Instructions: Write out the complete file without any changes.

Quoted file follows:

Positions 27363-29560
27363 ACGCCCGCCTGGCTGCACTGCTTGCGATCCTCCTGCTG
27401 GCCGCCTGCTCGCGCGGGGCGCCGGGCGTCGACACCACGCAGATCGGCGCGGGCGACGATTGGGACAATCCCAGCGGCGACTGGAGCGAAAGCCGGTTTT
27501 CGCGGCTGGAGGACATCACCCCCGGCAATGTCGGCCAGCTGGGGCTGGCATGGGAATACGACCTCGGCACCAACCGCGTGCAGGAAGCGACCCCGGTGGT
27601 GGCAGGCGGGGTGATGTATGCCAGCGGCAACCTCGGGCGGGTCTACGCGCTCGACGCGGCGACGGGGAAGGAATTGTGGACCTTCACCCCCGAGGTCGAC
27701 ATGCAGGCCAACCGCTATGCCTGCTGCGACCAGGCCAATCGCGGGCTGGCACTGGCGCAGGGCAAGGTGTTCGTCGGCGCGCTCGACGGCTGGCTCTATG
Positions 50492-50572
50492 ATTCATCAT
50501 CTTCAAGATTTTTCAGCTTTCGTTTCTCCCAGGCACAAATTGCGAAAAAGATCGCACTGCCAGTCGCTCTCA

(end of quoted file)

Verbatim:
Positions 27363-29560
27363 ACGCCCGCCTGGCTGCACTGCTTGCGATCCTCCTGCTG
27401 GCCGCCTGCTCGCGCGGGGCGCCGGGCGTCGACACCACGCAGATCGGCGCGGGCGACGATTGGGACAATCCCAGCGGCGACTGGAGCGAAAGCCGGTTTT
27501 CGCGGCTGGAGGACATCACCCCCGGCAATGTCGGCCAGCTGGGGCTGGCATGGGAATACGACCTCGGCACCAACCGCGTGCAGGAAGCGACCCCGGTGGT
27601 GGCAGGCGGGGTGATGTATGCCAGCGGCAACCTCGGGCGGGTCTACGCGCTCGACGCGGCGACGGGGAAGGAATTGTGGACCTTCACCCCCGAGGTCGAC
27701 ATGCAGGCCAACCGCTATGCCTGCTGCGACCAGGCCAATCGCGGGCTGGCACTGGCGCAGGGCAAGGTGTTCGTCGGCGCGCTCGACGGCTGGCTCTATG
Positions 50492-50572
50492 ATTCATCAT
50501 CTTCAAGATTTTTCAGCTTTCGTTTCTCCCAGGCACAAATTGCGAAAAAGATCGCACTGCCAGTCGCTCTCA